April 6, 2017 -
The National Institute of Standards and Technology (NIST) has released an interagency report detailing the results of its Face in Video Evaluation (FIVE) public test designed to advance video facial identification for these and other applications.
Authored by Patricia Grother, George Quinn and Mei Ngan, the “Face in Video Evaluation (FIVE) Face Recognition of Non-Cooperative Subjects” (PDF) report is intended to provide guidance to technology developers and inform policymakers’ decisions regarding the use of these system.
The report shows that achieving the best, most accurate results for each intended application requires good algorithms, a dedicated design effort, a multidisciplinary team of experts, limited-size image databases and field tests to properly calibrate and optimize video facial recognition technology.
Using 36 prototype algorithms from 16 commercial suppliers, FIVE took 109 hours of video imagery at a range of settings to match faces in the video to databases containing photographs of up to 48,000 individuals.
The video images included hard-to-match pictures of individuals looking at smartphones, wearing hats or just looking away from the camera.
Lighting was also an issue and some faces never appeared on screen because they were blocked by another individual.
For the test, the people in the videos were not required to look at the camera so that the technology would have to compensate for large changes in the appearance of a face, which would often lead to less successful results.
The more accurate algorithms successfully identified subjects 60 percent of the time to more than 99 percent, depending on video or image quality and the algorithm’s ability to handle the given scenario.
“Our research revealed that the video images’ quality and other properties can highly influence the accuracy of facial identification,” said lead author Patrick Grother, adding that while accuracy is important, it should not be the only factor to analyze when considering the deployment of video face recognition.
Other key factors include the costs of computer processing time and access to trained facial recognition experts to ensure that the matches are accurate.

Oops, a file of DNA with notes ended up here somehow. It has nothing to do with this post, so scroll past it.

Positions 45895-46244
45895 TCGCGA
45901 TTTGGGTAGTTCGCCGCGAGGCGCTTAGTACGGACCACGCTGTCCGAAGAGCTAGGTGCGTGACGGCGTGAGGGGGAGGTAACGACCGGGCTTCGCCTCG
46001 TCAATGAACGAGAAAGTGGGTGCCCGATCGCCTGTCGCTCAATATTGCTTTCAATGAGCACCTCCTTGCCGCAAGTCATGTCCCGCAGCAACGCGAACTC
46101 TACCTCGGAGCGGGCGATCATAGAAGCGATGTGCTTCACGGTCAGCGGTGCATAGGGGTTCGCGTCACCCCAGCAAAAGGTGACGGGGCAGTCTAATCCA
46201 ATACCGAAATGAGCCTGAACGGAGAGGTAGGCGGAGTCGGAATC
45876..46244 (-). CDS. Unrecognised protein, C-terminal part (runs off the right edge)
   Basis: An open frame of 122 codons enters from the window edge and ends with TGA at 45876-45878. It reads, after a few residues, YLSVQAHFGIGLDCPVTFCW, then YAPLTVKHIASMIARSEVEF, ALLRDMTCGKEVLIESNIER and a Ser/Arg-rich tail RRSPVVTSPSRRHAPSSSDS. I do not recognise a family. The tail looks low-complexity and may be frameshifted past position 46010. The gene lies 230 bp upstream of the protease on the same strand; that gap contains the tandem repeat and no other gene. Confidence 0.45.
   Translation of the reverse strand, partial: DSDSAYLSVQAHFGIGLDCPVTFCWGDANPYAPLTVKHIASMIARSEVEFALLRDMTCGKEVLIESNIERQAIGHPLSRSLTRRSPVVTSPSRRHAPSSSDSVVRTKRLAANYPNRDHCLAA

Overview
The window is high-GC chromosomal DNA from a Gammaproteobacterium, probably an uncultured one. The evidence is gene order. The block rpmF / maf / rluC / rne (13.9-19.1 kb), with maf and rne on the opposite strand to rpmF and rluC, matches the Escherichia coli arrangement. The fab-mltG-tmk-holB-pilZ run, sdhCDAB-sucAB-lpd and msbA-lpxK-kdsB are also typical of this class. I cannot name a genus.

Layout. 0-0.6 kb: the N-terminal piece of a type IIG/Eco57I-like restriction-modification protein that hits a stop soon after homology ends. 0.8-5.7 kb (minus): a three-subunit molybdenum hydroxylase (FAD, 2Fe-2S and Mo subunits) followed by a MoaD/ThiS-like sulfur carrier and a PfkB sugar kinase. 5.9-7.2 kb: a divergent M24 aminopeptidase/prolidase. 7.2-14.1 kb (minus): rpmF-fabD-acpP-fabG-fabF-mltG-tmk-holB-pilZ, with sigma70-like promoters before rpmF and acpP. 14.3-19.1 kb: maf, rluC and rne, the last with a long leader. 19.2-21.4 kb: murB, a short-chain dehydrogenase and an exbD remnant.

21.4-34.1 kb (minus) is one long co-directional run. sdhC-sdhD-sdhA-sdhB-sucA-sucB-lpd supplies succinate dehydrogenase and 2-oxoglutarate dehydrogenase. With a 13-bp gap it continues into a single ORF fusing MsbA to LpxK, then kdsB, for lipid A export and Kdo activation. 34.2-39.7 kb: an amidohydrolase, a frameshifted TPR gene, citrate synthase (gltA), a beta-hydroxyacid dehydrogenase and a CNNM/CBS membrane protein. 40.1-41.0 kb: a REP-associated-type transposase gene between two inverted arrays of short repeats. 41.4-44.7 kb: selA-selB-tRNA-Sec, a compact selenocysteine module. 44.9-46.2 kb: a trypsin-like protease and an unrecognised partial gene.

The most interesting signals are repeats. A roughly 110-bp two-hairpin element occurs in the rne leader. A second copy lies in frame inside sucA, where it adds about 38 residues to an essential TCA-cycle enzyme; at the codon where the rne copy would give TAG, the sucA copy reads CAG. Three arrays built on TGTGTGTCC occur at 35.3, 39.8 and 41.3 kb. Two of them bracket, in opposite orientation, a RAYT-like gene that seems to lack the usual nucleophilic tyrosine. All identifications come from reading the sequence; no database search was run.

In video, many faces are small, or unevenly lit, or not forward-facing—three critical points for accurately identifying individuals because the algorithms are not very effective at compensating for these factors.
For more traditional face-matching evaluations, NIST uses algorithms that compare a photograph of a person’s face against a database of millions of portrait photographs, which usually achieve match rates of more than 99 percent in some applications.
However, NIST limited galleries to just 48,000 images for the new study because the lower face quality in video undermines recognition accuracy.
The organization also measured “false positive” outcomes in which an algorithm incorrectly matches a video face image with an image in the gallery.
The report emphasizes that face identification technology providers must consider this issue, particularly in crowded settings in which most people in the video may be absent from the gallery.
NIST says these video-based applications may deliver the same accuracy as that of still-photo face recognition, but only if the image collection can be improved.
To this end, the report provides guidance to a wide group of individuals involved with the technology, from algorithm developers to system designers.
Previously reported, the National Institute of Standards and Technology’s (NIST) Trusted Identities Group (TIG) said it will invest $750,000 to assess the benefits of five state and local government identity management pilot projects it funded in 2016.